YetiCodeCamp - C++ for Beginners

Companion website for the C++ for Beginners YouTube video series.

This is the companion page for the C++ for Beginners Video 09 – Arrays

In this 9th video of the C++ for beginners series we will look at using arrays. Arrays are used to store multiple data elements of the same type in a single data structure. You can think of it as storing a collection of variables, all in one place.

An example might be if we were writing a program to work on some type of weather data, say the daily high temperature from the past year, we would need to define a lot of separate variables to hold all of this data. An array (and later a Vector) will allow us to do that and be able to easily access the data by working with one structure, instead of 100’s of individual variables.

Note, I was originally planning to do this video and the next lesson on Vectors all in one video, but it quickly became too long. Instead I have broke them it out into separate videos, Video 9 Arrays, Video 10 Multidimensional Arrays and Introduction to Vectors, and Video 11 Vectors.

I should also note that for this video I made an exception to my rule of avoiding using namespace std. I felt the code looks a bit clearer to understand, and by now I am sure you understand the namespace concept and know what’s going on.

Also note that besides the usual cout, endl, the sort and greater functions are also part of the standard namespace, so be sure to prefix them with std:: if you want to try using them the normal way.


In this video I discuss memory addressing in the context of using arrays. We will cover memory more in-depth in a later video, but for now I just want to give the basics of using hexadecimal in case you are confused on the memory addresses being in hex.

We normally use a decimal, or a base 10, numbering system in our daily life. You probably don’t give much thought to it anymore, but it basically works by using placeholders.

In decimal, we can write up to the number 9 in a single column, but when we go to 10 we need to move over one column to the left, insert a 1 and start the right column over again at 0. We need to use the 0 as a placeholder to indicate this is 10 and not 1. We repeat this pattern every time a column overflows, at 100, 1000, etc.

Hexadecimal is a base 16 number system. It works the same way, except we don’t move over to the left column until we get to 16. So we can use the first column to write digits 0-15, before having to move over to the left.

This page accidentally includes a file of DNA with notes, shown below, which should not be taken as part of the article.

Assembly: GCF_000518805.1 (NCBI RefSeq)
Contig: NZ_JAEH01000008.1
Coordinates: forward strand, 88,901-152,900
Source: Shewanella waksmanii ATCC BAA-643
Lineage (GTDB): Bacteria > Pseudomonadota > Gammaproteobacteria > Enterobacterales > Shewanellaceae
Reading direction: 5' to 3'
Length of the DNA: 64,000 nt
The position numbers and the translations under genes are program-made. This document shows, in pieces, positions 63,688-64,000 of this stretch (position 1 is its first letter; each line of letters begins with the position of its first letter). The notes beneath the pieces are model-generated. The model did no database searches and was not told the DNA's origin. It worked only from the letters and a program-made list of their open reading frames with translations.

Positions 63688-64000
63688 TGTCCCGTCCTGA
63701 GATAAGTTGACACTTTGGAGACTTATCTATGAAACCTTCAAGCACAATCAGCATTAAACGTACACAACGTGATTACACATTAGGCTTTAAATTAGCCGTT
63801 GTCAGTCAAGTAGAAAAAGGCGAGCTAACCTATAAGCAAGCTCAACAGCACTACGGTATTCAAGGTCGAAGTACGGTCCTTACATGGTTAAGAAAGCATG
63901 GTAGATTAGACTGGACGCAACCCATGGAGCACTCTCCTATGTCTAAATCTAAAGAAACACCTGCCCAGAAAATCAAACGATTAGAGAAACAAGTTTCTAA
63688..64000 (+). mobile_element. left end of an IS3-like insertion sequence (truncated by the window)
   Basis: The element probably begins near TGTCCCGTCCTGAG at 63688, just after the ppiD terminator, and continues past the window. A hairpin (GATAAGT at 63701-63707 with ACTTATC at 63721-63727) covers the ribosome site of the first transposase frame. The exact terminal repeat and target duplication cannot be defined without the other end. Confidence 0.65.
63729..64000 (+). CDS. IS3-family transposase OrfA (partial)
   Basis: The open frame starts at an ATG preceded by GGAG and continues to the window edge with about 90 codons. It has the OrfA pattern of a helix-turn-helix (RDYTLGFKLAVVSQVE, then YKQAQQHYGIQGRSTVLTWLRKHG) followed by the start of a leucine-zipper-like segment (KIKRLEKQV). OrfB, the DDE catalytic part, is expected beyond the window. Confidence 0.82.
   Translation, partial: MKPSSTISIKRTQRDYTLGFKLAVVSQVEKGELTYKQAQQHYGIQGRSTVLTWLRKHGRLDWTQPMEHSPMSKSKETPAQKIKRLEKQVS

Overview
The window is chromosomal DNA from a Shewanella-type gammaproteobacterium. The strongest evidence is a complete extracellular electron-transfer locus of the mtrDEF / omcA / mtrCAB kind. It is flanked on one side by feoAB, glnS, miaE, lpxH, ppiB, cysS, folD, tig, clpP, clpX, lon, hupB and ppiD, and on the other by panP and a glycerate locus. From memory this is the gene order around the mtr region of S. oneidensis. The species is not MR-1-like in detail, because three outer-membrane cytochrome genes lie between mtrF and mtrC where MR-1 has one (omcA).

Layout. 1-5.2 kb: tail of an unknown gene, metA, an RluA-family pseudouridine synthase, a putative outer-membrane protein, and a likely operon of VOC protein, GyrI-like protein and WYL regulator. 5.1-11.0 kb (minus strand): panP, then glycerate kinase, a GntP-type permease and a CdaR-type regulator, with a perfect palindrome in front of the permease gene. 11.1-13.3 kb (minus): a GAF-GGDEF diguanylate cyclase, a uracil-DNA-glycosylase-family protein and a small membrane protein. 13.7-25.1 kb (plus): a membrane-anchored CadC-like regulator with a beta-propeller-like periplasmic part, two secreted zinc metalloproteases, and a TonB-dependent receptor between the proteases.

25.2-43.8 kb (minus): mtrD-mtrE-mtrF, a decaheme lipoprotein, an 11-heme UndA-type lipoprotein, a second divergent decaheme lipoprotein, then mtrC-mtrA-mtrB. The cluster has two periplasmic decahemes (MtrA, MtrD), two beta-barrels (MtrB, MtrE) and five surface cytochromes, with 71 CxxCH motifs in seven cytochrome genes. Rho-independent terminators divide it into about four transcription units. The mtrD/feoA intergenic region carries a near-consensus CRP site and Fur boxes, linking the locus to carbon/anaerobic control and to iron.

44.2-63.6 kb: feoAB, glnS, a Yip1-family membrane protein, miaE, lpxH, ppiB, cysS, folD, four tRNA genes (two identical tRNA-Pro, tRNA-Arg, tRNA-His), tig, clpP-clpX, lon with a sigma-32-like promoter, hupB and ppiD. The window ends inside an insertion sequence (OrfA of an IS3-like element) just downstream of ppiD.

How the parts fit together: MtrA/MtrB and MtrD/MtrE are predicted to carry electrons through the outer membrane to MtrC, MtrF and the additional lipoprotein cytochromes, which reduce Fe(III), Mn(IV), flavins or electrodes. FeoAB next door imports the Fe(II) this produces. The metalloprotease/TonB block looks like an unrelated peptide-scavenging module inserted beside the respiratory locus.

Also, since our digits only go up to 9, we need to represent values 10, 11, 12, 13, 14, and 15 some other way. The letters A, B, C, D, E, and F were selected to fill this role. So a simple decimal to hexadecimal conversion table is:

Hex: 0 1 2 3 4 5 6 7 8 9 A
Decimal: 0 1 2 3 4 5 6 7 8 9 10 11 12 13 14 15

So using the example from the video, when we went from 1008 to 100C, we were moving up 4 addresses, or 4 bytes. Going up from 100C another 4 bytes, we need to shift a digit into the left column, and start over at 0 in the right, so we went to address 1010.


C++ Arrays

In C++ we can use arrays to store multiple values of similar data within one structure, so we can refer to one entity instead of multiple individual variables.

So using the weather program example from earlier, instead of creating 365 variables to hold daily high temperatures, we can create a single array called something like “dailyHighs”.

We would declare it similar to the slide above, with the following syntax.

double dailyHighs[365];

Instead of initializing it all up front, we would just declare its size of needing 365 elements. They would be indexed starting with 0, so we would have 0-364 indexes referring to the 365 elements in the array. Remember the last index in the array will always be the number of elements - 1 (n-1).

So then to assign values each day we would need to refer to the index corresponding to the day we wished to access.

dailyHighs[30] = 72.9;

This would assign 42.9 to the 30th index position in the array, which in our example represents day 31 for the year, January 31st.

C++ Arrays

Using the array example we used in the video (shown above) we can see when we create an array we are defining a contiguous block of memory space to hold the array elements. In the above slide, we declared an 10 element array of type integer(int), which reserves 4 bytes per element or 40 bytes in total. In our fictional dailyHigh array in the section just above, we used a data type of double which is 8 bytes in size, and we would need 365 x 8 bytes, or 2920 bytes (2.92 Kbyte) of memory to hold the array.

Using the myFirstArray slide example for simplicity, we see the address of the first element is using memory address 1000, the second element uses 1004 and so on. The forth element displays as 100C, as memory address are expressed in hexadecimal unit’s, so this would equate to 12 addresses from the start of the array.